NB: Paper Cut Flophouse was a group blog that ran in the late aughts. Most posts were written by two contributors: me, using the pseudonym Roman Briton, and my friend Pompeston, the mastermind of the endeavor. This is a cross-posting of a post I originally wrote for PCFH; here’s a link to the original.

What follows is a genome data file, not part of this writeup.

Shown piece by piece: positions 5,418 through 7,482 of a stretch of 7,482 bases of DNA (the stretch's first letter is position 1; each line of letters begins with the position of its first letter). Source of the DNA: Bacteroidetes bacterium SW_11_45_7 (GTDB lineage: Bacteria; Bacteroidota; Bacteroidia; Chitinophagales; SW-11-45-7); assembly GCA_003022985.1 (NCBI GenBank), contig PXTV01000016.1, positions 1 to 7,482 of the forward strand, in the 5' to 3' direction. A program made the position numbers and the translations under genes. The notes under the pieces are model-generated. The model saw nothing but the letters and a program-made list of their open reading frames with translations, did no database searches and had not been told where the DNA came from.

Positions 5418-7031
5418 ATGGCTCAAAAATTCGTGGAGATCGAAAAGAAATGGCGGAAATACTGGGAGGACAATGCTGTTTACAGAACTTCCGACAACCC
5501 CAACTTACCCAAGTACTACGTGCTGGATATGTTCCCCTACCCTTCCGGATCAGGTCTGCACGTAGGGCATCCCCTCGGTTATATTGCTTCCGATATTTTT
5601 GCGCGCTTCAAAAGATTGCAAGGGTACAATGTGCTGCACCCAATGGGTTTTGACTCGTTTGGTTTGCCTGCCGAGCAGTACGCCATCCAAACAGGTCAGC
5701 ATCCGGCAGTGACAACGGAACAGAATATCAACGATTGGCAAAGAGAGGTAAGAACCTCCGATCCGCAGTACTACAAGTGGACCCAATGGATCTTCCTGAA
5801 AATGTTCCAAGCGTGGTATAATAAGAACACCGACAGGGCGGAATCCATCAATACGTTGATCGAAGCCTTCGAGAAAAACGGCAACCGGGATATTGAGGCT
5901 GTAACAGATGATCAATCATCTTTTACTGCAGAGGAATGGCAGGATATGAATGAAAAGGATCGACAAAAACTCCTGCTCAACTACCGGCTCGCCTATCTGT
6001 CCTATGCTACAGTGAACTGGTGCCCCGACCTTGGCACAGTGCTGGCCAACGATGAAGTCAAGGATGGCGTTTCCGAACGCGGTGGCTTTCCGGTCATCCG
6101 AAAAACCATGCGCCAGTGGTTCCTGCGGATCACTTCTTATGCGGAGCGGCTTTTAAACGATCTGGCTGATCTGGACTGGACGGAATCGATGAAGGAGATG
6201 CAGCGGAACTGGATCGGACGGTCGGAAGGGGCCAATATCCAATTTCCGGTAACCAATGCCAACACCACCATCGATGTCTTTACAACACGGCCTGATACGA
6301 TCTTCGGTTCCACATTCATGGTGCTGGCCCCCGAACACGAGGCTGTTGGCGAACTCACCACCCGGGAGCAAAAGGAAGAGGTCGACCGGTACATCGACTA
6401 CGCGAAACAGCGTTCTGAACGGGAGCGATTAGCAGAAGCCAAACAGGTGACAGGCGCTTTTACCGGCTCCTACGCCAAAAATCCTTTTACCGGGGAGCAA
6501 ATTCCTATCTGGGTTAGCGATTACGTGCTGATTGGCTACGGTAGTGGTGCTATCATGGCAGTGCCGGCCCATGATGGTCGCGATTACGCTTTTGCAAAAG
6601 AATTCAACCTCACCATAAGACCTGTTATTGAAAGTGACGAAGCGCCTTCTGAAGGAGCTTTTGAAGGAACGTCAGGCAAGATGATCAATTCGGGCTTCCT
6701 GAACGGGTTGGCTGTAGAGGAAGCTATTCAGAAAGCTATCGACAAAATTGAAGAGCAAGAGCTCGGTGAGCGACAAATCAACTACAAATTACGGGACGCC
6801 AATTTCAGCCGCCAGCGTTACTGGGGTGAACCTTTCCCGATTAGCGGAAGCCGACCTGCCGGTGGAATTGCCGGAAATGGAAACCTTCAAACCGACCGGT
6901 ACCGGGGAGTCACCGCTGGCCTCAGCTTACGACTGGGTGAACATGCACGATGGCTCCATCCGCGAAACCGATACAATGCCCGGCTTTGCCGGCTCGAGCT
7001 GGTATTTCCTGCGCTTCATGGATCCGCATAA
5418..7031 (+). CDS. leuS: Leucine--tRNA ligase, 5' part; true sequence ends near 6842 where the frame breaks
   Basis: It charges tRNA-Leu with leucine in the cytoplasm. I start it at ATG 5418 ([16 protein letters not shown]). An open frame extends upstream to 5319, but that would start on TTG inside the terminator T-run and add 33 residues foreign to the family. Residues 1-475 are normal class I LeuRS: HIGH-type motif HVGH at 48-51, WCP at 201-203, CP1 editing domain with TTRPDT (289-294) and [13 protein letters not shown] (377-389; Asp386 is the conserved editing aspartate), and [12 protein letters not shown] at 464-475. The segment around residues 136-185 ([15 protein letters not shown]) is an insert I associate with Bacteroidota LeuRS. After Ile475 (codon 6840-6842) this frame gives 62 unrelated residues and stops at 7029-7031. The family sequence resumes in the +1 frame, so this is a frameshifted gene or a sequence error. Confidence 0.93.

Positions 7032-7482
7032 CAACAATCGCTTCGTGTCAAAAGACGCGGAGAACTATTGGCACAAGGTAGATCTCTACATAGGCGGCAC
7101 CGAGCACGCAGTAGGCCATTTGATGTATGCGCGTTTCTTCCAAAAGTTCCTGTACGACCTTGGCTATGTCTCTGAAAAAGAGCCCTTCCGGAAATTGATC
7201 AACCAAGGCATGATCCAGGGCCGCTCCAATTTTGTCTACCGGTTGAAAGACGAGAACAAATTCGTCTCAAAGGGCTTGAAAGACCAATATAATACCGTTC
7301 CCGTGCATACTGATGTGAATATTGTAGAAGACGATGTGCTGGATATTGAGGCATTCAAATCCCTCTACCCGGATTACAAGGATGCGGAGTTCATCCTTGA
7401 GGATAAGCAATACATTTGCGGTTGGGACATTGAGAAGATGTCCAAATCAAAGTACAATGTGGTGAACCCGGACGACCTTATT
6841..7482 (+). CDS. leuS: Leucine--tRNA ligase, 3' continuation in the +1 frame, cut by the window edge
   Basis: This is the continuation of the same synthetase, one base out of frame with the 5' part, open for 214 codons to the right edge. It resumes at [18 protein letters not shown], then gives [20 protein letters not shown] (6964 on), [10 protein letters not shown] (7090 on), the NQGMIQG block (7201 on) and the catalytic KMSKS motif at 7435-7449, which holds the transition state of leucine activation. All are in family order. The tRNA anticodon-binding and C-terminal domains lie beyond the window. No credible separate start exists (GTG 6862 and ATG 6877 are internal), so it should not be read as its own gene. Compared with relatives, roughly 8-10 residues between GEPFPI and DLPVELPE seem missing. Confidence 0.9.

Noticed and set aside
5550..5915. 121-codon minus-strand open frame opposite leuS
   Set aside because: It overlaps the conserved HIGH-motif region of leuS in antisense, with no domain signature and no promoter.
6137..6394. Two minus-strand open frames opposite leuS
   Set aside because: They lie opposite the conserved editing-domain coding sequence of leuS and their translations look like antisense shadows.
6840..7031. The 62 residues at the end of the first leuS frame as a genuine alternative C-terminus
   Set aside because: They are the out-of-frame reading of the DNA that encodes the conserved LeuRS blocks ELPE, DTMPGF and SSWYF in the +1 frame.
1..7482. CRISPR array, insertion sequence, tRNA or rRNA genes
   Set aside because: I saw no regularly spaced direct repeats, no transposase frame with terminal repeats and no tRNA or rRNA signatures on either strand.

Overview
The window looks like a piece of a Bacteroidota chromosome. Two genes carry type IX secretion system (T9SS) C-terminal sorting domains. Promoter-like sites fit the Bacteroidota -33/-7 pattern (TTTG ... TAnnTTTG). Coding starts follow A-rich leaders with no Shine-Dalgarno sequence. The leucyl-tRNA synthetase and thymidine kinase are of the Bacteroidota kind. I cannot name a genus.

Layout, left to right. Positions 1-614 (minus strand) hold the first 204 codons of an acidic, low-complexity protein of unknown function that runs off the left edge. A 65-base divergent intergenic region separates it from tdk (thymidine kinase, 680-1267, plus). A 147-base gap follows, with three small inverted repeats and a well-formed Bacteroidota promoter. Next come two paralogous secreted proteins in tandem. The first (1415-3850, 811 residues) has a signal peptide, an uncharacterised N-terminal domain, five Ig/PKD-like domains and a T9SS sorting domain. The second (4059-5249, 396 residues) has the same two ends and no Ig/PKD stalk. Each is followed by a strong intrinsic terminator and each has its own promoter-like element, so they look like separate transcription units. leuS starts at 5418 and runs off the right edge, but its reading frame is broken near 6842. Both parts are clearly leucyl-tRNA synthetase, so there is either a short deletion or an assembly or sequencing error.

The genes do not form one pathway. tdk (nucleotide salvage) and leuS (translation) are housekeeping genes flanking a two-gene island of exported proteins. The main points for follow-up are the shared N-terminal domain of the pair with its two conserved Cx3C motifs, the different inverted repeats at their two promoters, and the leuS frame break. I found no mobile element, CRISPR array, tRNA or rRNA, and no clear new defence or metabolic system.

The new Poets & Writers. Page 125. (This is way back in the “recent winners” listings; past the eternally optimistic “deadlines,” heading in the direction of the slightly tawdry “contests,” the suspect “personals” and “rentals,” the downright unsavory “services.”) The bottom half of the page is an advertisement for a graduate program in creative writing; no great surprise there, the pages of this magazine are filled with them, and it’s not that the ads shock me with their quantity, I’m well aware that this country is multitudinous with writing programs, it’s just that seeing all their disciplines, all their addresses, all their distinguished faculty and recent distinguished guests, it’s like putting a face to a name, names to a number. This one, the ad I’m looking at on page 125, has a quote from Flaubert: “Writing is a dog’s life, but it’s the only one worth living.” This is not surprising either; many of these ads are appended with quotes that seem to attempt to summarize a theory, a sensibility, a philosophy; NYU‘s ad, for example, has E.L. Doctorow, “A book begins as a private excitement of the mind” (an onanistic approach to writing if ever there was one!). But this, the Flaubert’s dog one, this one features a photograph of a dog, or, rather, either the right half of a photograph of a dog, or a complete photograph of only the hindquarters of a dog that is lying on some sort of white sheet, as if it’s participating in a tasteful erotica shoot, a languid dog, all stretchy leg and lazy tail, perhaps reminiscent of the ubiquitous anonymous women’s bodies, all skirts and boots, that have been haunting the jackets of every work of fiction by a young woman about the travails of young women since flying earflap girl ran away from us on the cover of Melissa Bank. And someone—the photographer springs to mind first, or perhaps the dog’s owner (Whose dog is this? Is this stock photography, or was this shot especially for the James A. Michener Center for Writers?)—has tossed the manuscript of a novel onto the animal’s left side. The words on the manuscript pages are difficult to read in the photograph, but, squinting, the title page appears to read A Blessing on the Moon, by Joseph Skibell, who graduated from Austin in 1996 (so it was not stock?). The printed sheets have fallen apart loosely, some limning the dog’s belly, some pushing down toward the darkness between its legs; the top right corner of what looks like it might be page 11 has gotten itself tucked inside the dog’s left knee, seeking fur, and warmth, and crotch. A pencil has been placed on the manuscript’s cover page, so we are certain that this is a static shot, not one of action, but still, I wonder, is this what Updike was talking about? Must we lie down with the books we want to write like this, like a love between animals and objects, the tasteful pornography of the domesticated and the inanimate, dogs and pages quietly searching out comfort from each other amid the cold air, the bright lights, the ice cubes, the satin sheets?